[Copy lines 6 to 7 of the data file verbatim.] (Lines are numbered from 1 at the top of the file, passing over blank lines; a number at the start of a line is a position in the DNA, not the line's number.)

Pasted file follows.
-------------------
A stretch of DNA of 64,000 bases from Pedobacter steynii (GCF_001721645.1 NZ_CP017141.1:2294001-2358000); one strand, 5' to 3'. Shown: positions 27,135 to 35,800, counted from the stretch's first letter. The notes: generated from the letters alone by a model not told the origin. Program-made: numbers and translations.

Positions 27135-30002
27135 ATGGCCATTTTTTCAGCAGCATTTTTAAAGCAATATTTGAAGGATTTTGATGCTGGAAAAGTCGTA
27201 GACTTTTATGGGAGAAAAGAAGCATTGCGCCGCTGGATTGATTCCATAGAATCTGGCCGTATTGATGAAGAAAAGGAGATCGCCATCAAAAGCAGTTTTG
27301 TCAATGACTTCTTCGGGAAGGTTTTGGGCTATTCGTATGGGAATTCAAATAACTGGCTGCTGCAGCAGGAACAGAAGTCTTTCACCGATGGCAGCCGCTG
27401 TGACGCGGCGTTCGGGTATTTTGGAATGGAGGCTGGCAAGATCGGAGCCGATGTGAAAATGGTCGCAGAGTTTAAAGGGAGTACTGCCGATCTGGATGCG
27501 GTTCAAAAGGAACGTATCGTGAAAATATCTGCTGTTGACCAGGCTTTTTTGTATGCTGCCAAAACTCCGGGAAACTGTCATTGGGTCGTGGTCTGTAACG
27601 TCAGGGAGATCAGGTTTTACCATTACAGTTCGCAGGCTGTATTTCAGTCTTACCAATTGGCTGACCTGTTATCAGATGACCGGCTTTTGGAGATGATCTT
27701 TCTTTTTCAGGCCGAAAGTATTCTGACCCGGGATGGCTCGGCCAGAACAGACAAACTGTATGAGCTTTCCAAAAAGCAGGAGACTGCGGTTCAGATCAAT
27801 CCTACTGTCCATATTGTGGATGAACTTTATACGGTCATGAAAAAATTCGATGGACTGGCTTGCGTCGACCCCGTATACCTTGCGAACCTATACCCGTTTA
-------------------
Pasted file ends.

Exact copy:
27401 TGACGCGGCGTTCGGGTATTTTGGAATGGAGGCTGGCAAGATCGGAGCCGATGTGAAAATGGTCGCAGAGTTTAAAGGGAGTACTGCCGATCTGGATGCG
27501 GTTCAAAAGGAACGTATCGTGAAAATATCTGCTGTTGACCAGGCTTTTTTGTATGCTGCCAAAACTCCGGGAAACTGTCATTGGGTCGTGGTCTGTAACG